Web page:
AMD has made some fantastic advancement with their processors in the past few years, gaining ground on the industry giant of Intel with their Ryzen and Threadripper series. It can be hard to know which processor series is good for what task, as there are more than a few to choose from.
We’re going to break them down for you so you know which processor you’re going to want to suit your needs.
We’re going to be looking at processors aimed at consumers, so we’ll be leaving out AMD’s EPYC Architecture as that is aimed at commercial server level solutions.
AMD Threadripper series
The Threadripper series of processors sits between the commercial and consumer space. They represent some of the most excessive processing power that you can fit into a desktop PC system.
The Threadripper sits upon the massive 4049 TR4 socket, so as you'd expect with a processor this specialised, you'll be needing a specific motherboard to house this chip. It's not going to be an easy upgrade job from a previous CPU.
First introduced in August 2017, the first generation featured the Threadripper 1900X and the Threadripper 1950X. These versions had 8 cores / 16 threads and 16 cores / 32 threads respectively and excelled at dealing with tasks that would make regular desktop processors want to curl up in a ball and weep.
The second generation of Threadripper was announced in April 2018, and takes a big performance step over the first. This was previewed at Computex this year, where AMD revealed a 32-core flagship product. That’s 32 cores in a single chip.
Most average users wouldn’t require the amount of power that these processors supply, as they’re ideally used for rendering video projects and other extreme, excessive workloads
The first generation Threadrippers retail for around £350 ($440) for the 1900X £670 ($749) for the 1950X models, but unless you’re producing medical imaging, doing large amounts of content creation or just want to have the fastest machine around, these are going to be an excessive purchase.
AMD Ryzen series
Moving into the more reasonable end of the market, but still very much at the top end, you’ll find the Ryzen series of processors. These processors also sit on the AM4 socket which will be relevant for years to come thanks to AMD's commitment to use the AM4 socket for several generations.
The Ryzen series can be divided up into the Ryzen 7, Rzyen 5 and Ryzen 3 categories specifically.
The Ryzen 7 selection is the most powerful selection, featuring up to 8 cores and 16 threads with a 20MB cache, these processors are recognises as the premium solution for enthusiasts. The Ryzen 2700X is the current favourite of the series, retailing at around £285 ($319).
The Ryzen 5 series is a step down in price and performance from the 7, but still more than holds its own when it comes to raw power. Ranging from 4 to 6 cores and up to 12 threads with 19mb of cache, this line in the series is more than capable for a gaming or content creation machine and enters the market at the more reasonable price of around £195 ($194).
The Ryzen 3 series is the little brother of the other two, and offers powerful computing performance for every day tasks. Capable of light gaming and everything else a casual PC user would be doing, the Ryzen 3 series offers very solid value at around the £85 ($95) mark.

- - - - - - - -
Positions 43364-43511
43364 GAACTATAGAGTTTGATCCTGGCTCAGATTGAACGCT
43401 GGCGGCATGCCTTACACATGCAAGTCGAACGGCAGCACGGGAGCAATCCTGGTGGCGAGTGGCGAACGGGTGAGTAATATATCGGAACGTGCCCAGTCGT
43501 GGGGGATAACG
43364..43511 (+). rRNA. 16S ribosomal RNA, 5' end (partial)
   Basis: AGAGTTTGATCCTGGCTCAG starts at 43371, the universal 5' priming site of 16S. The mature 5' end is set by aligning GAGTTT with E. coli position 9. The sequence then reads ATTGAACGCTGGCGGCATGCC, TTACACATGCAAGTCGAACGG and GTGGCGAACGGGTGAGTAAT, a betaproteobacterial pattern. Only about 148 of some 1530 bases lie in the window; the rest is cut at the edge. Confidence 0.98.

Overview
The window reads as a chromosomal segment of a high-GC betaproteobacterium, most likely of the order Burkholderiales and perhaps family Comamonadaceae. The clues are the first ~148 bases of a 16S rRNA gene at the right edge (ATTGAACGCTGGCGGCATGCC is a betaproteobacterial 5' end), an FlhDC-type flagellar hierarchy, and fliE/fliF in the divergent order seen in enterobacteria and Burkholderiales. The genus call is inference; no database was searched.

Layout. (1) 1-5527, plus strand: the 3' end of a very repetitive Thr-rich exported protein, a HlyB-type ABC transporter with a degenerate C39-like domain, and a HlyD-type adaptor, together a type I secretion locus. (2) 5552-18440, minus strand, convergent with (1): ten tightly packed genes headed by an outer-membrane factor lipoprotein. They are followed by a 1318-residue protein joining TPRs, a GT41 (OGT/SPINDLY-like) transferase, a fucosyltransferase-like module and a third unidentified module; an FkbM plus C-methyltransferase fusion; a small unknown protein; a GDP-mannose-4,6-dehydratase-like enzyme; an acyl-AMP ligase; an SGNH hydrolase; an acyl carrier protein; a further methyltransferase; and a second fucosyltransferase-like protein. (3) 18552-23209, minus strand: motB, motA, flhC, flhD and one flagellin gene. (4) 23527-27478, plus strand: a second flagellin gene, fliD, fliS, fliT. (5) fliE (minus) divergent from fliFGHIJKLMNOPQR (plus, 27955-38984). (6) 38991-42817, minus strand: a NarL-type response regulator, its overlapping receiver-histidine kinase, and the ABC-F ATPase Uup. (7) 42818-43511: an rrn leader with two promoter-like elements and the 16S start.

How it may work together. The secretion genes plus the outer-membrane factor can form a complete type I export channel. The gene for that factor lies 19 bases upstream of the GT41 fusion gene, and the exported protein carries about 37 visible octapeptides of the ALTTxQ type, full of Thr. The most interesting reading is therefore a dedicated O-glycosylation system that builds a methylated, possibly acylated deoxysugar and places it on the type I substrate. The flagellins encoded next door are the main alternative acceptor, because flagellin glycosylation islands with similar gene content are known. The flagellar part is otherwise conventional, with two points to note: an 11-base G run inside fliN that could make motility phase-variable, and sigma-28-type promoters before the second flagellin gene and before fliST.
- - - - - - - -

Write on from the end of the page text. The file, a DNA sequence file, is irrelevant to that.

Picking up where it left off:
The Ryzen series of processors all come with a very solid air cooler out of the box, and also have respectable inbuilt graphics if you're buying a Raven Ridge 2400G or 2200G. You will need a discrete graphics card if you're planning on buying a Ryzen processor without inbuilt graphics however.
If you're in the market for a GPU then have a look at our list of best GPUs for 2018.
There really is an option for everyone within the Ryzen series, and they compare very well against Intel’s i3, i5 and I7 lines in terms of price/performance.
AMD FX Series
Coming in just under the Ryzen series performance wise we have AMD’s FX processors. While these processors are not as powerful as the newer Ryzen series, they still provide excellent performance for their price.
These processers run on the previous generation of microarchitecture, and so make use of the AM3 socket which is, unsurprisingly, the generation that preceded the AM4.
The AMD FX line up is headed up by the FX-9590 which is an 8-core chip that runs at up to 4.7 Ghz. However, because it’s on the AM3 socket and will only support DDR3 ram, you won’t quite get the performance of a Ryzen despite the impressive clock speed. At £120 this is a fairly pricey chip, but certainly gives a lot of kick if you’re still running an AM3 based system.
The bottom of the range is the FX-4100 which features 4 cores at 3.8/4.0 GHz. This little processor is considered extremely good value, at just £47 it’s a very solid performer at this price bracket. Although it won’t be stacking up very well to it’s bigger brothers in the Ryzen series, if you just plan to use your machine for browsing and word processing, it’s a great choice.
AMD Athlon series
The AMD Athlon series has been around for a while now, and while it was solid in it’s day and can still be a good alternative now, we would have a hard time recommending it over the Ryzen series. The majority of Athlon chips work on the AM4 socket too, but as you can pick up a current generation Rzyen 3 processor for well under £100, if you’re putting together a new rig the value you’d receive out of a current generation processor would far surpass what you’d save on going for an older generation chip.